The US labor market has been improving from dismal to sluggish, and the overall unemployment rate has been drifting down. But it's worth remembering that after five years of sustained high unemployment, the unemployed are disproportionately those who face the issues of long-run unemployment in a way that the U.S. economy has not seen in its post World War II experience.
Here's a snapshot of the unemployment rate over time, generated with the ever-useful FRED website maintained by the Federal Reserve Bank of St. Louis. The sharp rise in unemployment during the Great Recession is striking, but what I want to focus on here is the amount of time that the U.S. economy has been experiencing an unemployment rate above 7.5%. Draw a mental line across the graph at 7.5% and take a look. The unemployment rate was above 7.5% for (almost all of) 26 months from January 1975 to February 1977. It was also above 7.5% for (almost all of) 51 months from May 1980 to August 1984. But since the unemployment rate rose above 7.5% in January 2009, it's now been above that level for 54 months and counting. Also, the graph shows that the spike in unemployment in the early 1980s was "sharper," meaning that unemployment rates weren't at the very highest levels then for as long a time as they have been in the last few years.
One result is that a far higher share of the unemployed have been unemployed for 27 weeks or more than at any time since the end of World War II. In the past, the long-term unemployed typically made up 20-25% of total unemployment during recessions. In the Great Recession, the long-term unemployed were about 45% of the total unemployed, and the share of total unemployment accounted for by the long-run unemployed remains historically high.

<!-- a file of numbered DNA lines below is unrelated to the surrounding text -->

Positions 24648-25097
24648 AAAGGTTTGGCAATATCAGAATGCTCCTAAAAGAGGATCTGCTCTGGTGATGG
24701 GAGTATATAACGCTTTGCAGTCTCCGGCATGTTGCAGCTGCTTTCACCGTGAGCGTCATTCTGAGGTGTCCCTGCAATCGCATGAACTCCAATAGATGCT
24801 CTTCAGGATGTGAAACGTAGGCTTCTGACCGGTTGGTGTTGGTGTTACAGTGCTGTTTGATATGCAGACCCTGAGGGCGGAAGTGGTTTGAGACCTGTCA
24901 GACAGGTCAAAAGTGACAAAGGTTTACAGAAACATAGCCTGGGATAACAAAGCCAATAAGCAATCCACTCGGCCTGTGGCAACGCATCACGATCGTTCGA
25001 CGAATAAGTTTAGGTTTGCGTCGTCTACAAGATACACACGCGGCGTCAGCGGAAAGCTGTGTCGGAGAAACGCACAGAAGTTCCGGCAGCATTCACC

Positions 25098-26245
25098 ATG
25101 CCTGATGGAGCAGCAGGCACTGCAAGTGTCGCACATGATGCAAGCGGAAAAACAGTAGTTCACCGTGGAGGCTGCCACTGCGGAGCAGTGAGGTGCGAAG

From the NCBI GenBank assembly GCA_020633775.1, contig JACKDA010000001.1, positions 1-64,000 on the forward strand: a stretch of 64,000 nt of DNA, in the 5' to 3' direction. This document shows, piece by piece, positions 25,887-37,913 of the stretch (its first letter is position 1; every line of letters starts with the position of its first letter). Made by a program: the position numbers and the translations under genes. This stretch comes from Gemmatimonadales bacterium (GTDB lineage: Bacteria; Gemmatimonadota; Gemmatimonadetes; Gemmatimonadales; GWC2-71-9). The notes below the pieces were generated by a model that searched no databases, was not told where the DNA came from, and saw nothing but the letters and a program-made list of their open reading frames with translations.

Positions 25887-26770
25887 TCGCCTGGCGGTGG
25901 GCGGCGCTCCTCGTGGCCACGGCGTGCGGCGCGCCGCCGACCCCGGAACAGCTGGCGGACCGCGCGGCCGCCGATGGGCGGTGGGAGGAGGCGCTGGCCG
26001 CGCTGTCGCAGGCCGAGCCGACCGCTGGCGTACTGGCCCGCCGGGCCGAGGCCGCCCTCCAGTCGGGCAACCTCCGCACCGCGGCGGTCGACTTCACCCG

A similar pattern emerges when looking at the average duration of unemployment. In past decades, this measure usually spiked up to about 15-20 weeks of unemployment in tough times. But in the aftermath of the Great Recession, the average duration of unemployment spiked up to 40 weeks, and even now is at a historically sky-high 35 weeks.
A few observations here:
1) As someone on a college campus, where the undergraduates rotate in and out over four years, we have now reached a situation where entire classes of students have entered as freshmen during a terrible labor market and exited as seniors into a terrible labor market. This inevitably has an effect on how they perceive the costs and benefits of college, how their families see it, and how rising high school students see it.
2) It seems plausible that the long-term unemployed have a harder time getting jobs than those who are more recently unemployed. In part, this may be that the long-term unemployed are less motivated or less attractive as employees--which is part of the reason they are long-term unemployed. After all, unemployed workers lose human capital: that is, they lose a chance for job experience and to keep their skills updated. But in addition, part of the reason is probably that employers make assumptions that the long-term unemployed are less likely to be desireable workers. When the labor market has been so poor for so long, such an assumption by employers is less justifiable than it would have been in the past.
3) In short, those who are currently unemployed, as a group, are more likely to have experienced long-run unemployment than any previous group in post-World War II U.S. experience. Re-integrating these workers into the labor force is going to bring challenges and costs that I don't think employers, government, or workers themselves have yet thought through.